Twenty: Jack Swyteck, Book 17 by James Grippando (HC/DJ)
Jack Swyteck and his family are caught in the crossfire after a deadly school shooting claims twenty casualties—Florida’s fifth mass shooting in as many years—in this provocative and timely thriller from Harper Lee Prize–winner James Grippando that touches on some of the most contentious issues roiling America today.
It is the message every parent of a school-age child fears: “Active Shooter on Campus.”
Jack Swyteck is at his office when he receives the emergency text from Riverside Day School. Both his daughter, Righley, and his wife, FBI agent Andie Henning, are in danger. Andie is in the school’s rec center when she hears the fire alarms, then loud popping noises and screams coming from the hallway. A trained law-enforcement officer, Andie knows she’s supposed to stay locked down inside the room. But Righley is in her kindergarten classroom and Andie must get her to safety.
The tragedy prompts mass hysteria—and dangerous speculation. The police haven’t identified the shooter, but they find a handgun on the school grounds registered to a parent, a Muslim man named Amir Khoury. News of the gun and its owner leaks and quickly goes viral. Within minutes Al Qaeda claims responsibility. Andie is shocked—Amir is married to her friend, Lilly, a WASP whose bloodline goes back to the American Revolution.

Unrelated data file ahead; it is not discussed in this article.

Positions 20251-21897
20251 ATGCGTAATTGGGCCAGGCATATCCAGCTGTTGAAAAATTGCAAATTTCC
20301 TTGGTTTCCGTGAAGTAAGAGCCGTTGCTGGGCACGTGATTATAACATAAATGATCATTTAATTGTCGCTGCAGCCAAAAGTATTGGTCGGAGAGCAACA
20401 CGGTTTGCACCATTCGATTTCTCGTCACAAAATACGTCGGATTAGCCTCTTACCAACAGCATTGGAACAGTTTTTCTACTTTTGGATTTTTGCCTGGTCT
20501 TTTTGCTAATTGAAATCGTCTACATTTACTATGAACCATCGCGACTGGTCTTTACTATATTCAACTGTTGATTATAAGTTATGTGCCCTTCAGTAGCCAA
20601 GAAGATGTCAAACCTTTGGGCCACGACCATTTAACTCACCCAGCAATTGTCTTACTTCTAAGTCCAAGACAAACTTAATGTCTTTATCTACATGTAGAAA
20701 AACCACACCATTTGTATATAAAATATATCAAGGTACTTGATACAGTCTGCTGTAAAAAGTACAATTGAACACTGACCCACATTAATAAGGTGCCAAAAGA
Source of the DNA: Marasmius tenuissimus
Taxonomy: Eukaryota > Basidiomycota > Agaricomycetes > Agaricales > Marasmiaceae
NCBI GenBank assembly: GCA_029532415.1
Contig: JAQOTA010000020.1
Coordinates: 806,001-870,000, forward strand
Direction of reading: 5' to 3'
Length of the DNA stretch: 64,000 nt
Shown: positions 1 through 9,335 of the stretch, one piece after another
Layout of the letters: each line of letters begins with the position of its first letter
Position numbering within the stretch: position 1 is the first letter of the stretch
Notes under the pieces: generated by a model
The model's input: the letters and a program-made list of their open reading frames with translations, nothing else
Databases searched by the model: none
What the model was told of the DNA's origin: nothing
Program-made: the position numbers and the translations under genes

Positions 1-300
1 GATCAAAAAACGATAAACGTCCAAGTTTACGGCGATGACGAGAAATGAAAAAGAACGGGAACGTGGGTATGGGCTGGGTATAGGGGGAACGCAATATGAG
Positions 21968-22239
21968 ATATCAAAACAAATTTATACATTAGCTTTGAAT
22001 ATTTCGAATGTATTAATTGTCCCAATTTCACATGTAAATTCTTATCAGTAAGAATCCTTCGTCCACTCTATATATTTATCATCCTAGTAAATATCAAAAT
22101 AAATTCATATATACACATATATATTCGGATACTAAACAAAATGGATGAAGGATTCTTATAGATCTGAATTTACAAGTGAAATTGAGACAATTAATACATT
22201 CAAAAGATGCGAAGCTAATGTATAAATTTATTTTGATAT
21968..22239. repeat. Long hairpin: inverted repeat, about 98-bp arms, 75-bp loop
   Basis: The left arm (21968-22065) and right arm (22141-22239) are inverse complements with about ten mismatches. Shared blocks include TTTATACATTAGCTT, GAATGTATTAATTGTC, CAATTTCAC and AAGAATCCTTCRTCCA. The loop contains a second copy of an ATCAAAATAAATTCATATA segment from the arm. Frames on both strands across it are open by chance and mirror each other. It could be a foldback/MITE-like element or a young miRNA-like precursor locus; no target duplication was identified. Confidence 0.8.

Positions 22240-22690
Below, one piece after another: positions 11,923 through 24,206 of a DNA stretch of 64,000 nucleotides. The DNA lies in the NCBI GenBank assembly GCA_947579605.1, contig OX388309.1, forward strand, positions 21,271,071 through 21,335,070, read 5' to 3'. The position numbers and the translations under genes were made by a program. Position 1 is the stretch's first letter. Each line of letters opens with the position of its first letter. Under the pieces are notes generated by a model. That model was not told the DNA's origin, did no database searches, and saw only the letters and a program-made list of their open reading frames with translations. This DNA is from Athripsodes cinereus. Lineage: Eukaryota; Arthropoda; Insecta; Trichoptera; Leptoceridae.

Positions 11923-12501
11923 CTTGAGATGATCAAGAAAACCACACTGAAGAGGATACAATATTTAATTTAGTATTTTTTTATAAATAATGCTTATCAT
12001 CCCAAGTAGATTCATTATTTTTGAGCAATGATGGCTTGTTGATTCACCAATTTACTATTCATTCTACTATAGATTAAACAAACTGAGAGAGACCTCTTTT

When Xavier, Amir and Lilly’s oldest child and an eighteen-year-old senior at Riverside confesses to the crime, the local community’s anti-Muslim fervor explodes to levels unseen since 9/11. Terrified for her son’s life, Lilly asks Jack to step in. A seasoned defense attorney with a passion to see justice done, he’s taken on plenty of complicated cases. Xavier’s, however, is not one he’s inclined to take—until an old friend who lost his daughter in the shooting tells him that he must.
With the public calling for blood and prosecutors confident their case is air tight, Jack must unearth the Khourys’ family secrets in order to expose the shocking truth and save his client from certain death. But he may not be able to save everyone—including himself.